The Romans did not have, like the Greeks, specific magistrates with oversight of the conduct of women. Censors supervised them only as they did the rest of the republic. The institution of the domestic court  took the place of the magistracy established for the Greeks. 
The husband assembled his wife’s family and judged her in their presence.  This court maintained morality in the republic. But that same morality maintained the court. It was to judge not only violation of the laws, but also the violation of morality. Now for morality to be judged, it must exist.
The punishments of this court were bound to be arbitrary, as indeed they were ; for not everything that involves morality, not everything that involves the rules of modesty, can be included under a code of laws. It is easy to specify by laws what a person owes to others ; it is difficult to include in them all that one owes to oneself.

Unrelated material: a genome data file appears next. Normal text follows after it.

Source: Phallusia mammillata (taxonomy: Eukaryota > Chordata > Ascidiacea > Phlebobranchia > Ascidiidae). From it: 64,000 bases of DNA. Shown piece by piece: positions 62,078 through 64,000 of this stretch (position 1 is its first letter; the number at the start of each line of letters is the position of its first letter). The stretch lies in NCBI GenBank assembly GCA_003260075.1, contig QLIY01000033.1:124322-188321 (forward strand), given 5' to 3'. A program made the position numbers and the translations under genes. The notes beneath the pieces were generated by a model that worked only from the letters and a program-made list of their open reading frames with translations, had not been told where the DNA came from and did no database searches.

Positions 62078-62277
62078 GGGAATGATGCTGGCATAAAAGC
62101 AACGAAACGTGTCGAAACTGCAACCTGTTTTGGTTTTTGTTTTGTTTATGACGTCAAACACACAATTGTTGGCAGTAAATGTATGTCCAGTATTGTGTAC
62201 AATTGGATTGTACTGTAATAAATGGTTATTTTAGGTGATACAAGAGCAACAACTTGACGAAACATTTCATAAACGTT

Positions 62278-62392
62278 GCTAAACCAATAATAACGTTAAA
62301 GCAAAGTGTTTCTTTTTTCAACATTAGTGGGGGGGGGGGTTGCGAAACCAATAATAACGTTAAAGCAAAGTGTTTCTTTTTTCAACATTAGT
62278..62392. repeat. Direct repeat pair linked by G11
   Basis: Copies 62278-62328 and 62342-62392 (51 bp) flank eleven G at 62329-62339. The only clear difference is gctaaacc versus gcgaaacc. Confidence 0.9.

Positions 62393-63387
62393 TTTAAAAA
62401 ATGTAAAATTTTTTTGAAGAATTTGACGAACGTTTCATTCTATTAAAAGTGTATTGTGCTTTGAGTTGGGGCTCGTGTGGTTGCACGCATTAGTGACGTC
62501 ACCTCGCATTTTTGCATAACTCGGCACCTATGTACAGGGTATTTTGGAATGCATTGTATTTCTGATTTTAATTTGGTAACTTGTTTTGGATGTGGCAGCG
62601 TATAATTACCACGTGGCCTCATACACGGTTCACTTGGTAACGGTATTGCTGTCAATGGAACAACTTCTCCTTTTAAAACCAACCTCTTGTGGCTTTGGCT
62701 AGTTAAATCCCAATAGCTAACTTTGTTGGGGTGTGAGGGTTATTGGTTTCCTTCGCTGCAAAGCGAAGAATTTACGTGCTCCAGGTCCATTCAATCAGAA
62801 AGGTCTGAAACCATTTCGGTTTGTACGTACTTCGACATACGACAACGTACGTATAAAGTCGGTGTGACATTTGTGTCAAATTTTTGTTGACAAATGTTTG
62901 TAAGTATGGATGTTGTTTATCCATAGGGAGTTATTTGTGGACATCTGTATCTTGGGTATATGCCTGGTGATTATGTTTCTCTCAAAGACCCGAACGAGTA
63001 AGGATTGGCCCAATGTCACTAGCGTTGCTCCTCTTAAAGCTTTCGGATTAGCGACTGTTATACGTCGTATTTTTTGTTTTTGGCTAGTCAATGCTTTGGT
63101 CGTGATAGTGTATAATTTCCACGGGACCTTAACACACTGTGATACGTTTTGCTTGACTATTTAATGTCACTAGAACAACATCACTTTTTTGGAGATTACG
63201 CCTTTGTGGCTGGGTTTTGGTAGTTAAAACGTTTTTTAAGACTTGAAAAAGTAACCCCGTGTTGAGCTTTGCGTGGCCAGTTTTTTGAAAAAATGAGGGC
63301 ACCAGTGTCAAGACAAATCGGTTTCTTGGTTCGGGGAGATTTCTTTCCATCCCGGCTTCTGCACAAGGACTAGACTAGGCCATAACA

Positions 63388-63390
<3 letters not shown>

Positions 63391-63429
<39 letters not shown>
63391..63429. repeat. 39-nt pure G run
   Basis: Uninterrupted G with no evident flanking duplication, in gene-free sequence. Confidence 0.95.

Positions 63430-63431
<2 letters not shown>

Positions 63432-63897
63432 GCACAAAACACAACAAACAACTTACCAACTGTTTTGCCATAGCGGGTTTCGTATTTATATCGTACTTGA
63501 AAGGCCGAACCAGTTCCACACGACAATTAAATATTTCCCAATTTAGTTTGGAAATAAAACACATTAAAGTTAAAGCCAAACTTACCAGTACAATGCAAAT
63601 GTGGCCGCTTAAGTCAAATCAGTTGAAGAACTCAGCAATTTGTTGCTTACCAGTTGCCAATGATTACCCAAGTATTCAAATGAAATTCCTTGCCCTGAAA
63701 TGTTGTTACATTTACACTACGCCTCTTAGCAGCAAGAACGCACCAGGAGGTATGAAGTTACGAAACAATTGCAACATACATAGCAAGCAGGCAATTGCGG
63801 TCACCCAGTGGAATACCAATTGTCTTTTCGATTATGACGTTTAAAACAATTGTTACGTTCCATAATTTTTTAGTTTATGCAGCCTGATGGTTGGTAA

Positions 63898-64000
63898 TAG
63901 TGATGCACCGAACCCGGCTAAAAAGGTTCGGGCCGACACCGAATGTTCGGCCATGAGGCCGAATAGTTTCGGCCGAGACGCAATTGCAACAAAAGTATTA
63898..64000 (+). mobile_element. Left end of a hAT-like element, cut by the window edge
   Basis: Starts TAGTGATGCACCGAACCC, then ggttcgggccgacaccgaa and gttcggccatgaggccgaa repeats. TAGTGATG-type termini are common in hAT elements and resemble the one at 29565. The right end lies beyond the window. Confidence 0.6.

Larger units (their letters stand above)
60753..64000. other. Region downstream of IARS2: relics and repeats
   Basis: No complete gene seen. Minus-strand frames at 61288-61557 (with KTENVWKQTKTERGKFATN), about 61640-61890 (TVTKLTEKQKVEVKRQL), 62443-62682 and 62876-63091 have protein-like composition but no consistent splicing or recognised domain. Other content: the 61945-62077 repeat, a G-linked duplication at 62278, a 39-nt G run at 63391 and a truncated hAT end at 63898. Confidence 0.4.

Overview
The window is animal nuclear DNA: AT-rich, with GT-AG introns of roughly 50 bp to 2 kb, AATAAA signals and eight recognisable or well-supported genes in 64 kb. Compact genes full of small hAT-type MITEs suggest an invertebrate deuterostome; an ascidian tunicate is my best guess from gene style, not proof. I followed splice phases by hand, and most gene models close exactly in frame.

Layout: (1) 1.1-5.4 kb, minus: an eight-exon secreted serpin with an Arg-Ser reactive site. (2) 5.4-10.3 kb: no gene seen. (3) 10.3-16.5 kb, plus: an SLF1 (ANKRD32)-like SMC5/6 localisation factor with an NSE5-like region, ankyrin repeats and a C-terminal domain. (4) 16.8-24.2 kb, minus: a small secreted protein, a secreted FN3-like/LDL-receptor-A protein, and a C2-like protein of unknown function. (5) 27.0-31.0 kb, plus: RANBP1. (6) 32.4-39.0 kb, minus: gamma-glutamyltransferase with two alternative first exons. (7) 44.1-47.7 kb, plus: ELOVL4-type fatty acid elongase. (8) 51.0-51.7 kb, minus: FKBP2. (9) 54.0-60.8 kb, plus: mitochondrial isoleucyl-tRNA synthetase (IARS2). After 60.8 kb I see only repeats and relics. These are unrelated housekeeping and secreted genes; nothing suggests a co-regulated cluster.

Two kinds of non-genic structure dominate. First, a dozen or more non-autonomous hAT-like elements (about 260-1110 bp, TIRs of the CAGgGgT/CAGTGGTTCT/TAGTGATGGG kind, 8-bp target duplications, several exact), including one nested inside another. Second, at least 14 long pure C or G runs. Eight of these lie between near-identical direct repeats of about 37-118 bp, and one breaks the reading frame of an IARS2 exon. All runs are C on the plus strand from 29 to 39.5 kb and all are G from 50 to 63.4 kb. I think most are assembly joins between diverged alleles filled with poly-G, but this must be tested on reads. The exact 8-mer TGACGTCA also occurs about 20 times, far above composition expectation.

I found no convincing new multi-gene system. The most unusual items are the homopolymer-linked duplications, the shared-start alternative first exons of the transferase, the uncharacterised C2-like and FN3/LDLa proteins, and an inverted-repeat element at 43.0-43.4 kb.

The domestic court dealt with the overall conduct of women ; but there was one crime which, in addition to correction by this court, was further subject to public accusation : that was adultery, either because in a republic such a huge violation of morality implicated the government, or because the wife’s depravity could cast suspicion on the husband’s, or finally because they feared that even law-abiding men might prefer to hide this crime rather than punish it, ignore it rather than avenge it.